In Texas, Black Girls Are Almost Seven Times As Likely To Be Suspended From School As White Girls

“Adultification” of African-American girls means they’re seen as less innocent than white peers

 

Twenty-three percent of the students in Fort Worth ISD are black. But according to a recent report by the Fort Worth Star-Telegram, 62 percent of all girls suspended in the district last school year were African-American. Fort Worth ISD administrators are looking into why this is happening in their district.

The problem is much bigger than Fort Worth ISD, though. Nationwide, girls of color are disproportionately suspended from school, when compared with their white peers. According to research by the National Women’s Law Center – across Texas, black girls are almost seven times more likely to be suspended than white girls.

Texas researchers studying possible factors have made a troubling discovery. The study suggests that adults view black girls as less innocent than white girls. Dr. Jamilia Blake, professor of educational psychology at Texas A&M University, is one of the authors of a new report on the adultification of black girls. She says her study, “Girlhood Interrupted: The Erasure of Black Girls’ Childhood,” conducted in collaboration with Georgetown Law Center on Poverty, is the first to focus on black girls, though earlier research has addressed a similar issue in the lives of African-American boys.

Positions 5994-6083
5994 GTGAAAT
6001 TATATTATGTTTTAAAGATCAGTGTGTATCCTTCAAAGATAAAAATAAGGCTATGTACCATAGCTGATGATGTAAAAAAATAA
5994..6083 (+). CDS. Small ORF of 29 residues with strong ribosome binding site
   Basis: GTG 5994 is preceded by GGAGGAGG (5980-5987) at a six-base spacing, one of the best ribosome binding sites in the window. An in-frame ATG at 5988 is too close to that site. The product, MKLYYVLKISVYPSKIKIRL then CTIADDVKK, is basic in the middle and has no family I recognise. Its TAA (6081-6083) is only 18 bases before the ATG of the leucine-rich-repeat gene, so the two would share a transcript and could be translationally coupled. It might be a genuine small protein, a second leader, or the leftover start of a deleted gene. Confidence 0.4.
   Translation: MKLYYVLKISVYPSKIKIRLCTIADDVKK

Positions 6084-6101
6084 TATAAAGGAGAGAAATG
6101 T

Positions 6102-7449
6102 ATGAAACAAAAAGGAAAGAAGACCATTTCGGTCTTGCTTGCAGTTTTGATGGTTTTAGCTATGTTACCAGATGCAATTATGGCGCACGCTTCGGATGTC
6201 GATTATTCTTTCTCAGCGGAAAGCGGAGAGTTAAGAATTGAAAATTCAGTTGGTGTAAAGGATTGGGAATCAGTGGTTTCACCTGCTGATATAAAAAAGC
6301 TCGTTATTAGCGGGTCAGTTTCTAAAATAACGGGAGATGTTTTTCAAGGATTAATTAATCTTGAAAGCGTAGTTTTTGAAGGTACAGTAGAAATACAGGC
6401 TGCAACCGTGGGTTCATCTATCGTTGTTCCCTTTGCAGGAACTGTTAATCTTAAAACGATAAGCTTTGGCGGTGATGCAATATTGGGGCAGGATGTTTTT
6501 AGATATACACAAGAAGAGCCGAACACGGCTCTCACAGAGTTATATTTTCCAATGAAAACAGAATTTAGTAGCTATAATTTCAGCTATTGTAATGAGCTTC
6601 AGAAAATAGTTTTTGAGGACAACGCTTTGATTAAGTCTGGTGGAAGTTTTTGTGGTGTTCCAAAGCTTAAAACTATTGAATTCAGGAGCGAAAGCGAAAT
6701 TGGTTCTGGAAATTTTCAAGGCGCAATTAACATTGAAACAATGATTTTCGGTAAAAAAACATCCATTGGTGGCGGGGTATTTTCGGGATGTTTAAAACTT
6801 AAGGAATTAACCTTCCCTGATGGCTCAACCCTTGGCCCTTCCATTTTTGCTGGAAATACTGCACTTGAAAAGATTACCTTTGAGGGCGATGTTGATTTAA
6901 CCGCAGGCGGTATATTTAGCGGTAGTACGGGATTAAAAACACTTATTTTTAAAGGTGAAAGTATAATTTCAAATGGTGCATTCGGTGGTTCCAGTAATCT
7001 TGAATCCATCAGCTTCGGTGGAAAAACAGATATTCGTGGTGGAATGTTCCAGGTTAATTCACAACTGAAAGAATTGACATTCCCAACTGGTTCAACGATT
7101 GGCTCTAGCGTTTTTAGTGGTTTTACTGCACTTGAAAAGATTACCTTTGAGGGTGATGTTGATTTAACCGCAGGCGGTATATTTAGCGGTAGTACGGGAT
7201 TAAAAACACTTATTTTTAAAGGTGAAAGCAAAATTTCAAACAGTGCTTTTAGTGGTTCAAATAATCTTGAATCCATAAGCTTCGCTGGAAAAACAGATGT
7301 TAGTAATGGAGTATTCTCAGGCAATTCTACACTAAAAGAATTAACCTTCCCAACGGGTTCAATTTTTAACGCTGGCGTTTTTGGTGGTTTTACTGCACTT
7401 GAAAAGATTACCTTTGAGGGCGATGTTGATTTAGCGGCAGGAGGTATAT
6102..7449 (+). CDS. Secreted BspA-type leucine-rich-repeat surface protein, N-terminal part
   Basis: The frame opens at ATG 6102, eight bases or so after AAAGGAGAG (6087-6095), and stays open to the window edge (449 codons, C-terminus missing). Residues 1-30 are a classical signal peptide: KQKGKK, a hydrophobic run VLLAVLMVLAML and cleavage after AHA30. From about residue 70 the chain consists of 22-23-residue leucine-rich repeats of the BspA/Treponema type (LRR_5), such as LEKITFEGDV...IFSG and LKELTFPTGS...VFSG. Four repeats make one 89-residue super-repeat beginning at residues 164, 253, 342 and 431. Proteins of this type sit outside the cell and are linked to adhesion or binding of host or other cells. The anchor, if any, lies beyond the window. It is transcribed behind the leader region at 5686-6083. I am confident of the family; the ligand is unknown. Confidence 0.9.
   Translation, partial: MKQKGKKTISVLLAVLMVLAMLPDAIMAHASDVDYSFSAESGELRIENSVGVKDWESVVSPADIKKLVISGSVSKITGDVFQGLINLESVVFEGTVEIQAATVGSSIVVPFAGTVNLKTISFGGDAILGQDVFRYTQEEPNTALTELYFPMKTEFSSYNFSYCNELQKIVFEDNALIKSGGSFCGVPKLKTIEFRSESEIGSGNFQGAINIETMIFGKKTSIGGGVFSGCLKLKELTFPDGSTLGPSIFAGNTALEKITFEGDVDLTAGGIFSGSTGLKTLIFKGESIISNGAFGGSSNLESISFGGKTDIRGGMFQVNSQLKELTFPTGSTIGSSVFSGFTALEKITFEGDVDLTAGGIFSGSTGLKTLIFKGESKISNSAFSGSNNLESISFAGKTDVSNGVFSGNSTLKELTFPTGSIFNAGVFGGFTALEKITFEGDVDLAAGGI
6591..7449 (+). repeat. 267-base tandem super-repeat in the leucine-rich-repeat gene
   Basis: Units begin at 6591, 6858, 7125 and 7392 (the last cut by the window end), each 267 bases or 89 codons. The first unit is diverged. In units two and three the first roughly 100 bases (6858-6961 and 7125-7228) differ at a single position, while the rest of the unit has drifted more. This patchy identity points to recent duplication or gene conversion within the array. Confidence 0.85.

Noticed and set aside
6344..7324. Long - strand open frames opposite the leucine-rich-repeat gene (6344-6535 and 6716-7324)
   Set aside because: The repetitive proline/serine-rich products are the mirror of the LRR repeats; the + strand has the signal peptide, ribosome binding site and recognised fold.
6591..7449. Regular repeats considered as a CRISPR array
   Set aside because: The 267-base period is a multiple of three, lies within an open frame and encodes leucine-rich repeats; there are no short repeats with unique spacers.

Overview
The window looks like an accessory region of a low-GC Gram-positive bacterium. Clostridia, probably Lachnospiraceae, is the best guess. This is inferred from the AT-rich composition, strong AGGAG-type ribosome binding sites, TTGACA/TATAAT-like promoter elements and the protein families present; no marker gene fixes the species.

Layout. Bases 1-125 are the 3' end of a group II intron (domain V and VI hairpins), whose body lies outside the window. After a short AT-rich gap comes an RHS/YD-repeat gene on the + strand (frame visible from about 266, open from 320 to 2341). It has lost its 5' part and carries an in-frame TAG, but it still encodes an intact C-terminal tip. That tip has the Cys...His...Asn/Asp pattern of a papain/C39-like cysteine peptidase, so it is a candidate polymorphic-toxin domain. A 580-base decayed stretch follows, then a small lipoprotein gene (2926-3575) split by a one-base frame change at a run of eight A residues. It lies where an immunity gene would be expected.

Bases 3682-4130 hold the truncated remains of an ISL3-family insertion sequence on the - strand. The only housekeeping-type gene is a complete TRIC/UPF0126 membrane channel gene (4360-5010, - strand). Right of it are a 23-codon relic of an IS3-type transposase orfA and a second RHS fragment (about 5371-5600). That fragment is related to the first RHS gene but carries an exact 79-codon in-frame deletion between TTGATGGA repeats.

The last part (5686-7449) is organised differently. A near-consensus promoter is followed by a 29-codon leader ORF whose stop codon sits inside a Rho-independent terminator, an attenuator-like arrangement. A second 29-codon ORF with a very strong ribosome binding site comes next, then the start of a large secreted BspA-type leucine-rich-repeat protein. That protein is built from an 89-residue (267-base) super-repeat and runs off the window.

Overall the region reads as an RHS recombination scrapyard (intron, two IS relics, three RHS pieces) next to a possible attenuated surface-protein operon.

“Adults saw black boys as being less innocent than white boys, across various age ranges,” Blake says of that study. Researchers also found that law enforcement professionals were more likely to believe that black boys were guilty of crimes, and that they attributed this to officers not seeing African-American boys as children.

Read the full article and hear the story on Houston Public Radio.